Spotting the Psychopath
Author: Meg Fansler
When we hear the word “psychopath”, our minds are immediately programmed to imagine characters, such as Hannibal Lecter and Norman Bates. Unfortunately, we have been mistaken. Real-life characters, like Jeffrey Dahmer and Ted Bundy, have been shown to be a better fit for the classification. Dr. Robert Hare has made a name for himself within the psychopathy community, identifying key traits of psychopaths and developing the Psychopathy Checklist Revised (PCL-R).
Since its development in 2003, the PCL-R is used as an assessment tool for psychopathy. It consists of 20 items that are characteristic of psychopathy, listed below, and raters provide a score of 0 to 2 for each item, with 0 being not present, 1 being true, and 2 being solidly true. The items are categorized into four facets, and these facets are grouped into two factors. The Interpersonal and Affective facets combine to create the Interpersonal/Affective factor, and the Lifestyle and Antisocial facets make up the Social Deviance factor. The assessment is conducted through semi-structured interviews in combination with the review of files and personal records of the person being assessed. With a possible maximum score of 40, in the United States, a score of 30 or more classifies one as a psychopath.
Characteristics of psychopathy:
· Glib and Superficial Charm: These individuals are very smooth-talkers. They are seen as charming and witty. Typically, they will portray themselves as an expert in a specific field, like law, art, or science.
· Egocentric and Grandiose
· Lack of Realistic Long-Term Goals: Related to grandiosity, these people develop outrageous plans, but they do not possess the skills or opportunities to achieve these goals.
· Parasitic Lifestyle: As a result of their egocentrism, psychopaths take more than they give. Additionally, in relation to their outrageous plans, they may exploit others in pursuit of their goals.
· Need for Excitement: Psychopaths dislike routine and desire thrills. They are easily bored, so it is no surprise that they are impulsive.
· Impulsivity: In an attempt to cure their boredom, psychopaths frequently switch jobs, commit crimes, or use various drugs. They desire immediate results and spend little time weighing the pros and cons of a decision.
· Pathological Lying
· Cunning and Manipulativeness
· Lack of Remorse or Guilt: Psychopaths, surprisingly, are upfront about their absence of remorse or guilt for damage they have caused. They may rationalize their actions by blaming the victim, or believing the victim benefitted in the long run. Remarkably, they may even consider themselves a victim.
· Shallow Affect (Emotions): Psychopaths appear unemotional, but will have spurts of dramatic play-acting. In other words, they “know the words, but not the music”. This means that they are aware of what these types of emotions are, but fail to experience them. Their emotions can be better seen as “proto-emotions”, which are innate responses to their needs at the moment.
· Callousness and Lack of Empathy: For a psychopath, people are simply means to an end—their own satisfaction. Others’ feelings are of no concern to them in this process.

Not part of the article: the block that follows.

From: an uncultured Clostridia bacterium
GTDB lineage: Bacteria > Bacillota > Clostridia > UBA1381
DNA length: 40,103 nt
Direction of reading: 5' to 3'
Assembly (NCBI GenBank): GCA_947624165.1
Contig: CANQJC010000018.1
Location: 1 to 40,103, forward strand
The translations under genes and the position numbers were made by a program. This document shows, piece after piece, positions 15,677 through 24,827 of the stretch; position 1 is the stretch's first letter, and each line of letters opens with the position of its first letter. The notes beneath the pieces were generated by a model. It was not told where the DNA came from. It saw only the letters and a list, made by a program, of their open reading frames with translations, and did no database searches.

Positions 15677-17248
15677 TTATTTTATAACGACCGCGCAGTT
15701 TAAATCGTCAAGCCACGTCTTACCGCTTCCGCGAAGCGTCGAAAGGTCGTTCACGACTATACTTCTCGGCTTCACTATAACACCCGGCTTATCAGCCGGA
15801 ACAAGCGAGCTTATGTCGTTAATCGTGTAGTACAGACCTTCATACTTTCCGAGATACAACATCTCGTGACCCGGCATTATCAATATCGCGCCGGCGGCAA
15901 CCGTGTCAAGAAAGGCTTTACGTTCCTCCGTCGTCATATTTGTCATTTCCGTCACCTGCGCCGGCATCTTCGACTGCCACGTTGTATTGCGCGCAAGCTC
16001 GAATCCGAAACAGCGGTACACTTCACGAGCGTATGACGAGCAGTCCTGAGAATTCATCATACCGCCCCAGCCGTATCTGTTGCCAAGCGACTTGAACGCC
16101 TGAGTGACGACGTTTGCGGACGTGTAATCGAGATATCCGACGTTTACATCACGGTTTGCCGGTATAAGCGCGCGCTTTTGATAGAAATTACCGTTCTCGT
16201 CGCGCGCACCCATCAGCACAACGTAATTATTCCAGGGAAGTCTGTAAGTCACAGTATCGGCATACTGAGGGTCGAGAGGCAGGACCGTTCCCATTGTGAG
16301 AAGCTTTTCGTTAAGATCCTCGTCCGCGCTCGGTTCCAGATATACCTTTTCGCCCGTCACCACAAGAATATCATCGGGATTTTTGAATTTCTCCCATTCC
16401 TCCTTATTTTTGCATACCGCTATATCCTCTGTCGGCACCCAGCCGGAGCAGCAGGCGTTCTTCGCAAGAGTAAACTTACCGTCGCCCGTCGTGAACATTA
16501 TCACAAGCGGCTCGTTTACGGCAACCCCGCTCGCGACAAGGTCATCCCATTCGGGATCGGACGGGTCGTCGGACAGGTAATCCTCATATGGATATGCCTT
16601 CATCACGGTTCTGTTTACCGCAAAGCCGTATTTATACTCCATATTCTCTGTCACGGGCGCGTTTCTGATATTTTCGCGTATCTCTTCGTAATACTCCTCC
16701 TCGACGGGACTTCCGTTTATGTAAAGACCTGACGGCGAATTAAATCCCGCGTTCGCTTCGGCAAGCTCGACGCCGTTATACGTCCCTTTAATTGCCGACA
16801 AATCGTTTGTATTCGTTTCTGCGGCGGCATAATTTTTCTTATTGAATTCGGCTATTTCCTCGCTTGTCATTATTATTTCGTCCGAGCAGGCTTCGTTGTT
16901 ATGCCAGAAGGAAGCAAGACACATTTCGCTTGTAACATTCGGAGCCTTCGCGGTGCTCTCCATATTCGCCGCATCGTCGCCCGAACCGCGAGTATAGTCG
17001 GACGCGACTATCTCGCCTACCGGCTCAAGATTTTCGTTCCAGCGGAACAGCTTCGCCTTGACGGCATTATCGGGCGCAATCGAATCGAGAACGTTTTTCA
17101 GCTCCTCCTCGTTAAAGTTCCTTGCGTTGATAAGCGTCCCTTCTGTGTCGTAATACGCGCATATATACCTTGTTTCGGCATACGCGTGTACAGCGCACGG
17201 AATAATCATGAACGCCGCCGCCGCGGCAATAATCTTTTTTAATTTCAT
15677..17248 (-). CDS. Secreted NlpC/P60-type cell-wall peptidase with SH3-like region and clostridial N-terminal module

· Poor Behavior Controls: These individuals are extremely reactive and easily offended. They do not see their anger as out of proportion and are not able to control the degree of their anger.
· Sexual Promiscuity
· Early Behavior Problems: These behaviors begin in childhood. Some behaviors include theft, truancy, and vandalism, which may lead to juvenile delinquency.
· Irresponsibility: These people demonstrate irresponsibility in various aspects of their lives, such as their job and their parental duties. They are not affected by the consequences of their irresponsibility or the strain it puts on others who have to fix the problems which the individuals finds themselves in as a result of their irresponsibility.
· Failure to Accept Responsibility for Own Actions
· Many Short-Term Marital Relationships
· Juvenile Delinquency
· Revocation of Conditional Release
· Criminal Versatility: The antisocial/criminal behaviors of psychopaths occur more frequently and consist of a wide range of acts compared to other criminals, possibly related to their need for excitement.
After reading this article, you should be well-versed in the traits of psychopathy. Check out this website and test your ability in identifying historical psychopaths using these 20 items. There, you can also discover where you fall on the psychopathy spectrum, but do not be alarmed if the results are high. Everyone possesses some traits of psychopathy, and for individuals in certain jobs, like doctors, first responders, or soldiers, psychopathy allows them to disconnect from their emotions and empathy in order to complete the tasks at hand. You will now be able to accurately spot the psychopath and will no longer be tricked by Hollywood’s portrayals of psychopathy.
Ashleigh Diserio Consulting works with individuals and organizations, assisting them in gleaning insight into a person's life, motivation, and past and future behavior, so certain areas of behavior can be understood with a high degree of accuracy. We provide services in the areas of criminal and intelligence investigations, management support, threat assessment, insider threat support, and training.